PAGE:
Artist. A controversial but influential 19th century French history painter, he was born in Senlis, Olse, France and moved to Paris with his family 1826 where he studied at the École des Arts et Métiers and later at the École des Beaux-Arts. He began exhibiting his paintings at the Paris Salon in 1840, winning seven medals for his works, including his masterpiece "Romans During the Decadence' (1847). He then opened his own art studio, teaching such notable painters as Édouard Manet, Henri Fantin-Latour, John La Farge, Pierre Puvis de Chavannes, Karel Javůrek, and J-N Sylvestre. In 1867 he published a book entitled "Méthode et entretiens d'atelier" that described his own artistic ideas and working methods. His other notable works include "Anselm Feuerbach" (1852, portrait), "The Duel After the Masked Ball" (1857), "Pierrot the Politician" (1857), "Daydreams" (1859), and "The Thorny Path" (1873). He died in Villiers-le-Bel, Val-d'Oise, France at the age of 63.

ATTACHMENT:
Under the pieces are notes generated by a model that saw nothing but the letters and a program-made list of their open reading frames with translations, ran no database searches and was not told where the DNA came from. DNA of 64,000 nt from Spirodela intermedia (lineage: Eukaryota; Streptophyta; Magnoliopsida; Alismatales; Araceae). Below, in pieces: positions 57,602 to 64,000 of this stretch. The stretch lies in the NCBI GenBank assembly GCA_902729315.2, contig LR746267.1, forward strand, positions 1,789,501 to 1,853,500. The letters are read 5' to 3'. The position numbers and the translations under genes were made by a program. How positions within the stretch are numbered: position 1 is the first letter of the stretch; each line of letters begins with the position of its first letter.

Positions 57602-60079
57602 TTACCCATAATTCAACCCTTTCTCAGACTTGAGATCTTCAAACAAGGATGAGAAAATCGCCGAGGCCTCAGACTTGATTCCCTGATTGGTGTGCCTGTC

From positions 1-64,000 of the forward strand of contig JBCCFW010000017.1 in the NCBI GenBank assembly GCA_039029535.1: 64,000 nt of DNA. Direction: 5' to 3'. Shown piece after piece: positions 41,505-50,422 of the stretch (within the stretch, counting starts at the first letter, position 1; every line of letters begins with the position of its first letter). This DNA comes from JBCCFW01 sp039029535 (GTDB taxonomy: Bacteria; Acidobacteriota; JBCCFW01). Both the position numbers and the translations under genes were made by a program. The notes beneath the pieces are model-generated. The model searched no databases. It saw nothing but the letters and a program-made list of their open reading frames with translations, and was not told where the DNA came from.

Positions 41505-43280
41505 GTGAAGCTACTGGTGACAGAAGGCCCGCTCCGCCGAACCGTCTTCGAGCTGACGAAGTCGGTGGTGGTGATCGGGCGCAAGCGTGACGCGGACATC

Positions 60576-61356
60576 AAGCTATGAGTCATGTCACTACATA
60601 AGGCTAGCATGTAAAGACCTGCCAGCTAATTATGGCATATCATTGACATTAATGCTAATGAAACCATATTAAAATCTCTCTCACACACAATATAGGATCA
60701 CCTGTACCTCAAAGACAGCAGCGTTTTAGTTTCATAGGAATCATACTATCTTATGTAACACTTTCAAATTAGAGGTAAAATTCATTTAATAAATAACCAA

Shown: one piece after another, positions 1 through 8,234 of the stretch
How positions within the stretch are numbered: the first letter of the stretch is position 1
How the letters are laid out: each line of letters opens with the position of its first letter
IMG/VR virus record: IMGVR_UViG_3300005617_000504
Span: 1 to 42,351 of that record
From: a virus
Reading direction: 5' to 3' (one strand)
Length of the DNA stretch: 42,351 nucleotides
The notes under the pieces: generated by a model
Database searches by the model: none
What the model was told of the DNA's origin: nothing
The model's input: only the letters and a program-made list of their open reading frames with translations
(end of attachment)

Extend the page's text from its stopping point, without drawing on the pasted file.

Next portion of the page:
Bio by: William Bjornstad